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Writing Short Fiction: Voice and Writing Style

July 31 2013

Dave Hood

The writer’s voice is everything the writer brings to the experience of writing short fiction, including education, socialization, values, beliefs, religion, opinions, and life experiences. The writer’s writing style is part of voice. This writing style is what makes a writer authentic, original, different from other writers. It is what readers hear when they read the short story. The writer’s voice is their “public persona,” which is revealed on the page. The most important features of writing style are word choice or diction, sentence patterns, literary techniques, and tone.

One of the popular writing styles of fiction is the minimalist style. It was a style popularized by Ernest Hemingway, and also endorsed by Raymond Carver. This style focuses on the belief that “less is more.” Writers use short paragraphs, short sentences, write with the active voice, and use action verbs and concrete verbs. The writer omits or deletes every detail that is not essential to the writing. Subtext plays a strong role in this style of fiction.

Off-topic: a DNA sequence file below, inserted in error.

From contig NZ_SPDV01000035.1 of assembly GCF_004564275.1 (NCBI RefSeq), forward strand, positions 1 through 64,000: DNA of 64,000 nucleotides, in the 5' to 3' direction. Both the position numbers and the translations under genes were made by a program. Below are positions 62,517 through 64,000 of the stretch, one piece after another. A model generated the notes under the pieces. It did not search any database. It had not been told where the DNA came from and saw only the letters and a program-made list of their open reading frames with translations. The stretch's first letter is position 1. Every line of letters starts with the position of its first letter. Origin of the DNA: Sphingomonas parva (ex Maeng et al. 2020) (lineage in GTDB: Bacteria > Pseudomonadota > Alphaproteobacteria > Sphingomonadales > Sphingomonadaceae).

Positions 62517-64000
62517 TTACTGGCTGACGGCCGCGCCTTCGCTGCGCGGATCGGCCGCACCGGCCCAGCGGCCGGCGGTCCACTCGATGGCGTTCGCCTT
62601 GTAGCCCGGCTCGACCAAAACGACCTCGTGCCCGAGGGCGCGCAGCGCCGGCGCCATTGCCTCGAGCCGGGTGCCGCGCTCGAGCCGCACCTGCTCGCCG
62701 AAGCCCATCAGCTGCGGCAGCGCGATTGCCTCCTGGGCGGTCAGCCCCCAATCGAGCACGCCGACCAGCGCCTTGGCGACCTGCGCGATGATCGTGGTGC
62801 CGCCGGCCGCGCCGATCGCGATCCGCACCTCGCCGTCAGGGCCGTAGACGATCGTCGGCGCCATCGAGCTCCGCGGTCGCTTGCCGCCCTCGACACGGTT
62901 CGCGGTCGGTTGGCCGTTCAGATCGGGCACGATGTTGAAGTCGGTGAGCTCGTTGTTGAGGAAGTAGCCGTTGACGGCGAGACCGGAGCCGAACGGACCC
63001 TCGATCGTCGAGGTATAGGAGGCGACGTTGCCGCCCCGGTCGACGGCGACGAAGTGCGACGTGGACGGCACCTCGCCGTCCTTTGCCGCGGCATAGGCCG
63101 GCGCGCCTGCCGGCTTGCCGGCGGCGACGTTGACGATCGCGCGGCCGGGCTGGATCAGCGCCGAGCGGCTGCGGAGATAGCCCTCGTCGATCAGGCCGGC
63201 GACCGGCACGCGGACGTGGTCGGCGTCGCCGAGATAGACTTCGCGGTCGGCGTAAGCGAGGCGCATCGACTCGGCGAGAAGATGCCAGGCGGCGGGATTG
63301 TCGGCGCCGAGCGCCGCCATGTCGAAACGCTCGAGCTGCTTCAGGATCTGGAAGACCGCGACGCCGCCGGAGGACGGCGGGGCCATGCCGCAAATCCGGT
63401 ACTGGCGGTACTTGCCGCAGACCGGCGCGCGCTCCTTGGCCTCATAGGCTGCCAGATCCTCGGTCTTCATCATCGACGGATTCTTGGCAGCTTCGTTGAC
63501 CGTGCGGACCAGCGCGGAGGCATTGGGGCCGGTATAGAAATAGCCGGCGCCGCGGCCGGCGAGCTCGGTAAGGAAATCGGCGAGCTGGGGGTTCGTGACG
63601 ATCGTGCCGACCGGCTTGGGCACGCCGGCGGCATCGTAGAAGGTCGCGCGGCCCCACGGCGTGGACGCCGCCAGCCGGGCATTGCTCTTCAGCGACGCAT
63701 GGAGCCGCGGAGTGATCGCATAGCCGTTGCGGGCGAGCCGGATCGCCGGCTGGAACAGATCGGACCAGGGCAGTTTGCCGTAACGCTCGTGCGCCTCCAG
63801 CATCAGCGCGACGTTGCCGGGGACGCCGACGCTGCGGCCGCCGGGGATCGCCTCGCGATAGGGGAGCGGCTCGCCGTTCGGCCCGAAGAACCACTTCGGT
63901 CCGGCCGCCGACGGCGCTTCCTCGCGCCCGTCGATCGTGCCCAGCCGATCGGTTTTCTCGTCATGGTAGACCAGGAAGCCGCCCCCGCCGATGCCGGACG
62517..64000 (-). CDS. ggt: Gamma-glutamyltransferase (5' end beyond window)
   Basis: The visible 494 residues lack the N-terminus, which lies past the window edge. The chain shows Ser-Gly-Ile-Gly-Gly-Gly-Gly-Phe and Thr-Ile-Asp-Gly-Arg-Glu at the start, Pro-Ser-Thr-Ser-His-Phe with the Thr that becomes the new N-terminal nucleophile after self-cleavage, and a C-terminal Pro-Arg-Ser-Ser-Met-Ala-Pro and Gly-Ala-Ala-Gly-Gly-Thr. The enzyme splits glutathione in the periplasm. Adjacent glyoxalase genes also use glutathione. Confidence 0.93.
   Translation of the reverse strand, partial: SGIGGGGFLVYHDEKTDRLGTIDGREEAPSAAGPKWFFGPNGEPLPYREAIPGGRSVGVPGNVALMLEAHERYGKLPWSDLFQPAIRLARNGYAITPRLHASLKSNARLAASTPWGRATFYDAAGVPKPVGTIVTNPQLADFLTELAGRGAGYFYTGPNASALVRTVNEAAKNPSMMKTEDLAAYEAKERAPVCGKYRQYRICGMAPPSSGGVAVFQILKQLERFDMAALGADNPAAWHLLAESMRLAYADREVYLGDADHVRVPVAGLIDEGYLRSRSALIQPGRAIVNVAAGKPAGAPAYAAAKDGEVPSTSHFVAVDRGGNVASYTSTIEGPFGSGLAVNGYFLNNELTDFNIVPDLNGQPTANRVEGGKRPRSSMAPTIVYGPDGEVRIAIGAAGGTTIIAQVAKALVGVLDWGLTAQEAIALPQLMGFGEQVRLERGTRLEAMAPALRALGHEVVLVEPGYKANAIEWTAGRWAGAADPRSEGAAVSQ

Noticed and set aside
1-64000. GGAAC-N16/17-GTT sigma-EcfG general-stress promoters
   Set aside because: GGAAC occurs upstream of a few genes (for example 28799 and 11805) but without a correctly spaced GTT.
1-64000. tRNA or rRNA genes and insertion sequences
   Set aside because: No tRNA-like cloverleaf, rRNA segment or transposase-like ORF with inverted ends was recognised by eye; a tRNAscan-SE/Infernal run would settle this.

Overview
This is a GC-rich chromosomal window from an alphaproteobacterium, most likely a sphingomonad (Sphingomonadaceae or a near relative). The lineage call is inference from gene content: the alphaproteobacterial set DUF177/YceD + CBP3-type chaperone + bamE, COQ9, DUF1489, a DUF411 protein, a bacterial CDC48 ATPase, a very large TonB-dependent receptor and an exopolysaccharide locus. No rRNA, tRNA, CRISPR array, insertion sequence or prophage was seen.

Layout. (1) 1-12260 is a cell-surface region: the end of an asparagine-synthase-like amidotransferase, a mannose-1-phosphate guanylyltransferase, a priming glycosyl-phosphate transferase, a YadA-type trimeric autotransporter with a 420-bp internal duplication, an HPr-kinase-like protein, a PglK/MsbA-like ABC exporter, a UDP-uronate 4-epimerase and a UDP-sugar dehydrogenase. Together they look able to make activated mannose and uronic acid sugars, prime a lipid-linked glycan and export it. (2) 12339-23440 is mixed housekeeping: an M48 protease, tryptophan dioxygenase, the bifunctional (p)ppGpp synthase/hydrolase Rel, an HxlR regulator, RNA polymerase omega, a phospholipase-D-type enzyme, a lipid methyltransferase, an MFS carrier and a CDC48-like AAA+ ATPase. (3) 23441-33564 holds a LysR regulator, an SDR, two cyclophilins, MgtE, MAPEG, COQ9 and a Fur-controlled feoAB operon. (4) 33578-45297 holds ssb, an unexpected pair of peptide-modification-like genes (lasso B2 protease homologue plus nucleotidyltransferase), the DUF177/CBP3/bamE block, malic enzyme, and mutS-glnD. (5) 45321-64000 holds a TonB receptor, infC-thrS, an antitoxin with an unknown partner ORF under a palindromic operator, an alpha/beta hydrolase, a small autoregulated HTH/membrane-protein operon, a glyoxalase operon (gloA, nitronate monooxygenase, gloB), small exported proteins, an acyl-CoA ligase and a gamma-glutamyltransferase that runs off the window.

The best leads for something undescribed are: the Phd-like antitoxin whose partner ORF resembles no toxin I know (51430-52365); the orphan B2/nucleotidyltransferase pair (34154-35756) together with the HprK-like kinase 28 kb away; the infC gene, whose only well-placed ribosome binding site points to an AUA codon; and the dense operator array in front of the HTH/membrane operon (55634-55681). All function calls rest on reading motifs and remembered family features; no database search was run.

You can develop your fiction writing style by reading and analyzing short fiction, and then incorporating the techniques of other writers into your own fiction.

(Note: You will also use these same guidelines and techniques to write poetry, personal essays, and other types of creative nonfiction.)

In this article, I’ll discuss writing style as it applies to fiction writing.  The following will be covered:

  • How to identify the author’s writing style.
  • Define Hemingway’s minimalist style.
  • Suggest a writing style to use for writing fiction.
  • Learning to write lyrical prose.
  • Developing your own writing style.

Analyzing Short Fiction

The writer’s style of writing is expressed through word choice or diction, tone of the writing, the use of imaginative language, such as simile, metaphor, imagery, the types of sentences or syntax , as well as the choice of fictional techniques.

The best short fiction writers use everyday language in a fresh and original way.  They also avoid using avoid clichés and jargon. Often they share an interesting word that we’ve never heard—a word that has powerful meaning.

The best short fiction writers use a variety of sentence patterns, such as the use of loose and periodic sentences, sentence fragments, simple, compound, complex, compound-complex sentence.

The best short fiction writers use a variety of literary techniques, such as flashback, suspense, dialogue, showing and telling, and interior monologue.